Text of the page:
"Nicholas got the whole, um, 10 bullets," Pipitone said.

Guido was killed on the orders of Anthony "Gas Pipe" Casso, then the underboss of the Lucchese crime family.

When asked if there is ever a day that goes by that she doesn't think about her son's death, Pipitone said, "No way. No way." She added that even though 22-plus years have gone by since the killing, "I cry every day and every night."

"I'm his mother. He was my whole life."

The killer was looking for another Nick Guido, but the mafia got the innocent man's address, the feds said, from two crooked New York City detectives at the time – Eppolito and Caracappa. Pipitone said she wants them to live long lives … behind bars.

"I want them to live a long time and know what I'm going through. That won't give me any peace, but still … I'll still be crying," Pipitone said.

A week after Guido was gunned down the letter came in the mail saying he had been accepted for training with the fire department.

When Eppolito and Caracappa are sentenced Friday, it will be for nine murders they either carried out or arranged for the mob.

Nick Guido was the only innocent man.

Thanks to Pablo Guzman

Sunday, February 22, 2009

Can Mobster Anthony "Gaspipe" Casso Answer a Mystery Around the French Connection Case?

In prison, far from the Brooklyn haunts where his name was scrawled in blood, Anthony Casso stews. He stews over old vendettas. He stews over betrayals of the flesh — heart problems and prostate cancer.

Mr. Casso has served 15 years at a “supermax” prison in Colorado. And Mr. Casso, the once fearsome underboss of the Lucchese family who is now serving multiple life sentences amounting to 455 years for murder, stews over his secrets: unsolved crimes that, he says in an outpouring of letters, he is eager to help close if only he could show the authorities where the bodies are buried (especially if it entails a trip outside the gates).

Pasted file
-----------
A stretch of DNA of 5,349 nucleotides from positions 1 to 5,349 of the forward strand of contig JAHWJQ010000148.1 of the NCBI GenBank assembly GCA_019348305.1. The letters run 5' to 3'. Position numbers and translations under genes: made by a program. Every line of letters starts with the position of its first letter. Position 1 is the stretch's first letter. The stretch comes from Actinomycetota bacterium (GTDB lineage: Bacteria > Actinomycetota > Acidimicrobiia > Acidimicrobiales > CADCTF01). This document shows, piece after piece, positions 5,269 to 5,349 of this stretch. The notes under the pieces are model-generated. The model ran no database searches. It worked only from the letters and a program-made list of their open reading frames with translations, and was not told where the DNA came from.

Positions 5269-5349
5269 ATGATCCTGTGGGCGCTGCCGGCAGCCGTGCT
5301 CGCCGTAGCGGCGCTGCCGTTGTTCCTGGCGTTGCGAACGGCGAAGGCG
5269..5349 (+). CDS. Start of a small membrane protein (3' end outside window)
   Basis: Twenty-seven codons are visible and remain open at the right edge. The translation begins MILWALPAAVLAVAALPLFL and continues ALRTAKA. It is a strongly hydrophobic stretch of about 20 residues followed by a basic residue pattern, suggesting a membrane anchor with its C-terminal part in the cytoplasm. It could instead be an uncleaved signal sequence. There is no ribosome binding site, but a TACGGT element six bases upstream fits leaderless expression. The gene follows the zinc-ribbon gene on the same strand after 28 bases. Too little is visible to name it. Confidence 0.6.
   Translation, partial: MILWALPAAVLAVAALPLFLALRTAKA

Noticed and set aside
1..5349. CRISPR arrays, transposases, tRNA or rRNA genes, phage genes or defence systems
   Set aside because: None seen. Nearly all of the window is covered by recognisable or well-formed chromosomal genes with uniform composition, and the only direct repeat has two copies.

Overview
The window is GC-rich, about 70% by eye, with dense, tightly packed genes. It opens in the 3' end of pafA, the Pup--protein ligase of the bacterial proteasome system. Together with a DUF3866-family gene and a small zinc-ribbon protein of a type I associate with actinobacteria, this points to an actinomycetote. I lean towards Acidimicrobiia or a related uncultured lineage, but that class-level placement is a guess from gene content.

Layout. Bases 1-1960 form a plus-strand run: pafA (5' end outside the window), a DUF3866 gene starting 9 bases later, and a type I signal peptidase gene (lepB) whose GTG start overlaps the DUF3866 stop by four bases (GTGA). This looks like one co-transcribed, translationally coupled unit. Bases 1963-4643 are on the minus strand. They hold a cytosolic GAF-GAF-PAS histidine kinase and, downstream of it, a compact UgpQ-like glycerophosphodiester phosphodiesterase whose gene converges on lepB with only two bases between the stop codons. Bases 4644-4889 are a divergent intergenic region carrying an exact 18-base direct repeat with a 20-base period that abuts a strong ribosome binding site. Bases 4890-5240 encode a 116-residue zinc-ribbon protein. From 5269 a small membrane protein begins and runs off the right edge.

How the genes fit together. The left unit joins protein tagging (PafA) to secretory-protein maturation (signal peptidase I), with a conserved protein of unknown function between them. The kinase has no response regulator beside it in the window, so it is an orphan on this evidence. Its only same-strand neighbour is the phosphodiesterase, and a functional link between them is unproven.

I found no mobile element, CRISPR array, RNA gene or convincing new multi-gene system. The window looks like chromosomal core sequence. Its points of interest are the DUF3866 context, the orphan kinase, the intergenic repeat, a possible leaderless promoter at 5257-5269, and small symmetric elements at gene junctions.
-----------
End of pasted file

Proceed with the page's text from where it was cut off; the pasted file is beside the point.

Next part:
“I would go out there in a heartbeat,” Mr. Casso said on Friday in a telephone call to a former detective seeking the mobster’s help in clearing his own name. But as much as he hopes for a taste of freedom, or a reduction of his sentence, prosecutors question what his information may be worth and what perils may lie in reopening contact with an antagonist some compare to the fictional monster Hannibal Lecter.

Dangling as a prize is the answer to one of New York’s most scandalous mysteries: how 400 pounds of heroin and cocaine, much of it seized in the so-called French Connection drug bust in 1962, were spirited out of the police property vault for resale back on the street. By the time the record theft was discovered in December 1972, the drugs — then valued at $73 million — had been replaced with flour and cornstarch.

Who committed the deed? There were four narcotics detectives,” Mr. Casso wrote the former detective, Pat Intrieri, in October, amplifying information he offered in his 2008 biography, Gaspipe: Confessions of a Mafia Boss. “One worked inside the property clerk’s office.” One, he added, was later shot to death; Mr. Casso said he remembers where the gun was thrown. But Mr. Casso, 66, whose mob nickname was Gaspipe, says he is having trouble with exact locations. So, naturally, he would like to get out, if only for a day, to be helpful. Or at least win some leniency along the lines of a plea deal he says the government reneged on: six and a half years in prison.

“Of course he’d like to get out — he’s serving 55 million years,” said Michael F. Vecchione, chief of the rackets division in the Brooklyn district attorney’s office. Like other prosecutors, Mr. Vecchione has little stomach for Mr. Casso. But without any promises, he has arranged to visit Mr. Casso on Tuesday at the Federal Medical Center in Butner, N.C., where he has been undergoing cancer treatment, although it would take corroboration far beyond the mobster’s word to make any case.

“I bet you when the state guys come, they don’t know half the things,” Mr. Casso said on Friday to Mr. Intrieri, who relayed his remarks to The New York Times.